After their transplants, the researchers followed the volunteers for two years. They concluded that the implants were safe to use and restored the thickness and curvature of the recipients’ natural corneas. Before the operation, 14 of the 20 participants were legally blind, and the others were visually impaired. Two years later, three of the participants who had been blind prior to the study had 20/20 vision, thanks to a combination of the bioengineered corneas and the use of contact lenses or glasses. For the others, their vision improved to an average of 20/26 with contacts (in the Indian group) and 20/58 with glasses (in the Iranian group).
Christopher Starr, an ophthalmologist at Weill Cornell Medicine and clinical spokesperson for the American Academy of Ophthalmology, says that while the study was small, the results are promising. “The postoperative visual gains were quite impressive—as good, if not better, than traditional transplantation techniques,” he says. The participants also needed fewer eye drops and a shorter course of immunosuppressant drugs than is typically needed with transplantation from human donor corneas.
There have been other attempts at cornea implants. Artificial versions made of plastic exist, but they’re used when a patient has had one or more failed donor transplants. Because they’re plastic, these implants don’t integrate into a patient’s own eye like human tissue would, raising the risk of infection. “Biointegration has always been a huge challenge,” Starr says. “Without tight biointegration of a device, there is a much higher risk of bacteria getting into the eye and causing a rare but catastrophic infection called endophthalmitis, which often leads to permanent irreversible blindness.”
Immune system rejection, in which the body attacks the implant as a foreign object, is also a risk with any type of implant. But Starr says there may also be a lower risk of rejection with the bioengineered cornea, compared to human donor tissue, because the implant has been stripped of living cells.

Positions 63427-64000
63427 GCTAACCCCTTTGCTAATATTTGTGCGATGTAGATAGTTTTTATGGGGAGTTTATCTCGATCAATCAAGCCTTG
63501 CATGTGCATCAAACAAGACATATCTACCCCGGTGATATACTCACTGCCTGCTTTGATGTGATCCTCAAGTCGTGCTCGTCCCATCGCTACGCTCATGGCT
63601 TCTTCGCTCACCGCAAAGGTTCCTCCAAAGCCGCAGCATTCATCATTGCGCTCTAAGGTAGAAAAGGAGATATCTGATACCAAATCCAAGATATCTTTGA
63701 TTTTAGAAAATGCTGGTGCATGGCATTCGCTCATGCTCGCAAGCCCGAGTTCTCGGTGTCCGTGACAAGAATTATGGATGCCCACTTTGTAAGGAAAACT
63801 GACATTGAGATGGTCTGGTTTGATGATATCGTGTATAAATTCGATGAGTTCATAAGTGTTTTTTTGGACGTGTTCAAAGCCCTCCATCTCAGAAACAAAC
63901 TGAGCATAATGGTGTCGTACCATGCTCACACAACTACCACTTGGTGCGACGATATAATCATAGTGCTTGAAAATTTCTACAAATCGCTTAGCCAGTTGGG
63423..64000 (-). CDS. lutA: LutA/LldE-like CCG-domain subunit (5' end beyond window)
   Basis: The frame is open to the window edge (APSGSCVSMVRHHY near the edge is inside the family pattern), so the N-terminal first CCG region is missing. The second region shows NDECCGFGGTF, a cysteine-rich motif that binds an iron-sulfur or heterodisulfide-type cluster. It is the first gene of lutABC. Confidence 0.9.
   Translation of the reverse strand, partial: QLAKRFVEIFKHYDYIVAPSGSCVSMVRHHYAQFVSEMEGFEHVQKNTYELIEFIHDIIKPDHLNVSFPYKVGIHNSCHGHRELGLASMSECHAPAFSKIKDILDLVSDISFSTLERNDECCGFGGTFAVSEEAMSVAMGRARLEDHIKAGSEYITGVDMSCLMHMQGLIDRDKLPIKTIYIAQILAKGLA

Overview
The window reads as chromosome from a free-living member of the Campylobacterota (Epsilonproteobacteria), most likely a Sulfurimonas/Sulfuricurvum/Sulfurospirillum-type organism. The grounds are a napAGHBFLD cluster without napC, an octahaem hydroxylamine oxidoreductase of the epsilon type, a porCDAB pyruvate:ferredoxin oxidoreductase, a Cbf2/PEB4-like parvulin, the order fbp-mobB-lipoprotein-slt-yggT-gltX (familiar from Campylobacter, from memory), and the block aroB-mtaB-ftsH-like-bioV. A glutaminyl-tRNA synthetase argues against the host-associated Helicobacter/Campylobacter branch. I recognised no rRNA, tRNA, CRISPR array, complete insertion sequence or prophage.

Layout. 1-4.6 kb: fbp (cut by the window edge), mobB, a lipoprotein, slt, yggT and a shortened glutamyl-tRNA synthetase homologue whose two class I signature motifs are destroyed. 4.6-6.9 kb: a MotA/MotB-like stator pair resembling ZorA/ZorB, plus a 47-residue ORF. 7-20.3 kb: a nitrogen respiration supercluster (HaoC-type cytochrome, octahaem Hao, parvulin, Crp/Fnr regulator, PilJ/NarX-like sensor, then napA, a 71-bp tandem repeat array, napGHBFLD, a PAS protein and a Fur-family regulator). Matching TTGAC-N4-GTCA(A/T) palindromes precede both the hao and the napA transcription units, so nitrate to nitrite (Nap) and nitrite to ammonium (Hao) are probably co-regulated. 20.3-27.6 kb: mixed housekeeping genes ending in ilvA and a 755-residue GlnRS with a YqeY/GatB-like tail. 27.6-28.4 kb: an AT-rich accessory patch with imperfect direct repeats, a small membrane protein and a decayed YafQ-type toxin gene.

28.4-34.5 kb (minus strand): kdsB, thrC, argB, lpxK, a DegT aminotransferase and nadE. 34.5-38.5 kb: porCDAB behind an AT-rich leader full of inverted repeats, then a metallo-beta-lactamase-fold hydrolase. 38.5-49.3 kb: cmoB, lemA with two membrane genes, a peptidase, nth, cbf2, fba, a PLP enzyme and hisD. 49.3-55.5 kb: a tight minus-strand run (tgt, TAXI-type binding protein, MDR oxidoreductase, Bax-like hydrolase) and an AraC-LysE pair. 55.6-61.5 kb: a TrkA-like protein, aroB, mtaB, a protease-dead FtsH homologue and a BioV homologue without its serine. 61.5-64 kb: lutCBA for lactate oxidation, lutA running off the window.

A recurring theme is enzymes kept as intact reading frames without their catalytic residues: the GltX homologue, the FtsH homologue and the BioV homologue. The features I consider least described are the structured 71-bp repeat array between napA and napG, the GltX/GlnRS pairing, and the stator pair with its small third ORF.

Still, the process of inserting a bioengineered replacement over the original cornea, instead of swapping it out, might have some limitations. Akpek is skeptical that this kind of implant will be able to treat very severe cases of keratoconus, in which the cornea becomes clouded. “By just putting a transparent layer onto the cornea, they are strengthening, thickening, and flattening the cornea, but they’re not treating an opacified cornea, which is the advanced stage of keratoconus,” she says. For the bioengineered implant to work in these patients, she thinks the damaged cornea would also need to be removed—but that requires special training and technology that’s not available everywhere.
And she points out that getting a transplant first requires a diagnosis of corneal disease, which can be difficult in low-income areas where people don’t have access to eye specialists. “This doesn’t solve the problem, which is poverty,” says Akpek. But if a bioengineered version is cheaper and more accessible than using donor corneas, she says, it has a shot at preventing blindness in more people.
Rafat’s company is planning a larger trial of patients with more advanced disease. They also want to test the implant in people with other types of corneal blindness. One unknown is how long the bioengineered corneas will last after they’re transplanted. Donor corneas can last 10 years or more if there are no complications. “Our aim is to have a permanent implant,” Rafat says.
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